Method 200 also includes an act of separately transmitting the media information (act 218). In one embodiment, the server computing system 120 transmits the media information 121 over the network 140 to the client computing system 110 such that the media information 121 can be subject to further processing without affecting the windows presentation information 123. In one embodiment where the server computing system 120 is a terminal server, the server computing system 120 may transmit the media information 120 separately in order to conserve network bandwidth and to achieve a continuous data flow to the client computing system 110. Network bandwidth may more easily be conserved when the media information 121 is compressed.
In some embodiments of the present invention, the server computing system 120 may compress the media information 121 before transmitting it to the client computing system 110. Compressing the media information 121 decreases the size or quantity of media information. Thus, when the media information 121 is transmitted, it takes less time and network bandwidth.
In some embodiments of the present invention, the media information 121 may be compressed at a variable rate of compression. This is useful for transmission during periods of peak network traffic, both high and low. If network traffic is high and bandwidth is correspondingly low, the server computing system 120 may compress the media information 121 at a higher rate. Whereas if the network traffic is low and bandwidth is correspondingly high, the server computing system 120 may compress the media information 121 at a lower rate. In such a scenario the variable rate of compression is based on network state information. Network state information may include parameters such as current level of network traffic, available bandwidth, routing path, and/or physical distance between nodes.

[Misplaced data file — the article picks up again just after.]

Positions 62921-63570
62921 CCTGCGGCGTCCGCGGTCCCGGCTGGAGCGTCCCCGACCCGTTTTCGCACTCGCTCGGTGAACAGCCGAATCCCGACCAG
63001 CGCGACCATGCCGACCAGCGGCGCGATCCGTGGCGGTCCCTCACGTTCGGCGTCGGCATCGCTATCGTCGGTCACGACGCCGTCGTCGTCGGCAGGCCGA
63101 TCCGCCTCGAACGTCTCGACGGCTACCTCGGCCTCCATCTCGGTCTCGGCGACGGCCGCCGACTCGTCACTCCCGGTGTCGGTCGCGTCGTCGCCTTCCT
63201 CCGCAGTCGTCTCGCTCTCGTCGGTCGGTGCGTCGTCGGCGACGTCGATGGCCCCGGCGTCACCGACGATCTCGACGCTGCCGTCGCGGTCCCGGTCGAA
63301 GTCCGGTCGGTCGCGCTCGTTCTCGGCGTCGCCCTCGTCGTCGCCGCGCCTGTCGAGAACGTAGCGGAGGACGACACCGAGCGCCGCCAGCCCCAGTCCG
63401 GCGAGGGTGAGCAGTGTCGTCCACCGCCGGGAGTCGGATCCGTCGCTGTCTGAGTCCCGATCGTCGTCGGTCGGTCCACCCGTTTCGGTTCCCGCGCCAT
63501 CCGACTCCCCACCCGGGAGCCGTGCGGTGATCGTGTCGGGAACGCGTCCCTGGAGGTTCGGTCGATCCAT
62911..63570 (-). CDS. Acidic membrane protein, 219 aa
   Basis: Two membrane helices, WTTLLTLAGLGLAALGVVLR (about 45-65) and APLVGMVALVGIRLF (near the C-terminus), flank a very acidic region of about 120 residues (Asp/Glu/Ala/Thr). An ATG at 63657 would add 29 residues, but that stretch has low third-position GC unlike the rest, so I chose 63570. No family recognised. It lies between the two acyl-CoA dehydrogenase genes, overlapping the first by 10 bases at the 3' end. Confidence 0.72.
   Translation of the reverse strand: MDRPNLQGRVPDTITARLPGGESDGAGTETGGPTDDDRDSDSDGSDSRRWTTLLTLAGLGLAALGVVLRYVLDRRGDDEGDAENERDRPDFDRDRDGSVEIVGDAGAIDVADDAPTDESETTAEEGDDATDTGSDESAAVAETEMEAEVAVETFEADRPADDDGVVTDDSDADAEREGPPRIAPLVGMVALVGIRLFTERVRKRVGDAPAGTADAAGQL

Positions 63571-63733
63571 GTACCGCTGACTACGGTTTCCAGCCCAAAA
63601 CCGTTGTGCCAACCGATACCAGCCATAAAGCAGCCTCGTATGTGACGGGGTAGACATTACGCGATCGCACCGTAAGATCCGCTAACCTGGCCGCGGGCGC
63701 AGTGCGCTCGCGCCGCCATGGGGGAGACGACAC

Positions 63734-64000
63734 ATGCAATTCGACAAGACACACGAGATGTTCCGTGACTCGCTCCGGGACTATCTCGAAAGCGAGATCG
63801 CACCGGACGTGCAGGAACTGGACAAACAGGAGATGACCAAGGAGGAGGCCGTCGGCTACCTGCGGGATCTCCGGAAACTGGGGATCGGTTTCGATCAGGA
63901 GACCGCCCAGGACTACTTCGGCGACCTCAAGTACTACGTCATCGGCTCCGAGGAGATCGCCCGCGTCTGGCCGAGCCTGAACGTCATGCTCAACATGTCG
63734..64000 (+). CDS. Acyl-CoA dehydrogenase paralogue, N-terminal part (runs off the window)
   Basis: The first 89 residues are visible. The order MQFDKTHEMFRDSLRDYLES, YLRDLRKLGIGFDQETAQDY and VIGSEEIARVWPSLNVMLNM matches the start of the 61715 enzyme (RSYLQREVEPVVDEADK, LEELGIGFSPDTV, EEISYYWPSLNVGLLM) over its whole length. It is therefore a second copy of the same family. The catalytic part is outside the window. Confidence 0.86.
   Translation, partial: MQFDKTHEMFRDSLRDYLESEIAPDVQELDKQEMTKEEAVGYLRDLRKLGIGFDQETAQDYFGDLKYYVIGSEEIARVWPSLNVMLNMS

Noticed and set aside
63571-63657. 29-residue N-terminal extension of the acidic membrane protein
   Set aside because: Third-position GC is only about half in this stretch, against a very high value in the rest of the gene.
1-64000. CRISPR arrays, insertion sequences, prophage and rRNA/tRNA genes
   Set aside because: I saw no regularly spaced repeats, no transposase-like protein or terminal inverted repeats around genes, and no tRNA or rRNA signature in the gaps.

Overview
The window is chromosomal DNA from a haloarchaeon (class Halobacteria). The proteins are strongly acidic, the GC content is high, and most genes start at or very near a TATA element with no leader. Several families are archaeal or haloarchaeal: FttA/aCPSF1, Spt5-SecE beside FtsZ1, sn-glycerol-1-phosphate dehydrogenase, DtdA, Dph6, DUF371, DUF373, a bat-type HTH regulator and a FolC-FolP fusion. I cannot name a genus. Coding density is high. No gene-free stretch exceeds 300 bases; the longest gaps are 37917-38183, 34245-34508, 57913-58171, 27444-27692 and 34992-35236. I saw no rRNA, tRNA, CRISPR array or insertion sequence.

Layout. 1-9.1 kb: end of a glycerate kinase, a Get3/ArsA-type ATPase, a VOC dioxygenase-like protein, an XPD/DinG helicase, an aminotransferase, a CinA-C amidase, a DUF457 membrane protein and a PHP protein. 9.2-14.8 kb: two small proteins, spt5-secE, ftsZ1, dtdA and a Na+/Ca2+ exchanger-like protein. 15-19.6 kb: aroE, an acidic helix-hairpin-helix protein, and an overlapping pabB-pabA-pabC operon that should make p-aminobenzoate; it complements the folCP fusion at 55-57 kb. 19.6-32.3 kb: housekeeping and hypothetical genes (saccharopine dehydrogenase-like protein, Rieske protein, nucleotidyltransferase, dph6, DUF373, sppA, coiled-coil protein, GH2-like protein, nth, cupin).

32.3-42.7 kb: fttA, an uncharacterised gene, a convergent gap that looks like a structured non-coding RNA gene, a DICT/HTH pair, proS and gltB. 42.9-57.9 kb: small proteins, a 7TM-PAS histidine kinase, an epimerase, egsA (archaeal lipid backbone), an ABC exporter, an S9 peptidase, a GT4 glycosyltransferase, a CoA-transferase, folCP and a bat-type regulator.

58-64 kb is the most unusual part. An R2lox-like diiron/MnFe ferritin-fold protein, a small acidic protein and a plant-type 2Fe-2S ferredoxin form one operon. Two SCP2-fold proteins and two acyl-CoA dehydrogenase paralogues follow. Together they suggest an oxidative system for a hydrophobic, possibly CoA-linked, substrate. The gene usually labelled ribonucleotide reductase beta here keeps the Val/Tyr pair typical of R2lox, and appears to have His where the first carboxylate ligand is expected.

In some embodiments, where the server computing system 120 has compressed the media information 121, the compressed media information 121 may be spooled until the network state information indicates that a substantially reliable connection exists. The compressed media information 121 may be spooled, or placed in a queue, until the network state information indicates that the compressed media information can be continuously transmitted. The media information 121 may be compressed in a variety of different methods using various techniques. For example, the server computing system 120 may compress the media information 121 using a code. Additionally or alternatively, the media information 121 may be compressed using Microsoft™ DirectShow. Also, the media information 121 may be compressed in real-time. For example, the server computing system 120 may be receiving media information 121, compressing it, and transmitting compressed media information 121 to the client computing system 110 simultaneously.
In some embodiments, the server computing system 120 may reformat the media information 121 to a different format type to facilitate playback on media players incapable of representing the media information in its original format. Format types include at least the following: Audio Video Interleave (AVI), Windows Media Video (WMV), Windows Media Audio (WMA), Moving Picture Experts Group 1 (MPEG-1), MPEG-2, MPEG-3, MPEG-4, Apple™ Quicktime, Macromedia™ Flash, RealNetworks™ RealMedia, RealVideo, and RealAudio, Ogg Vorbis and Theora, and Google™ Video.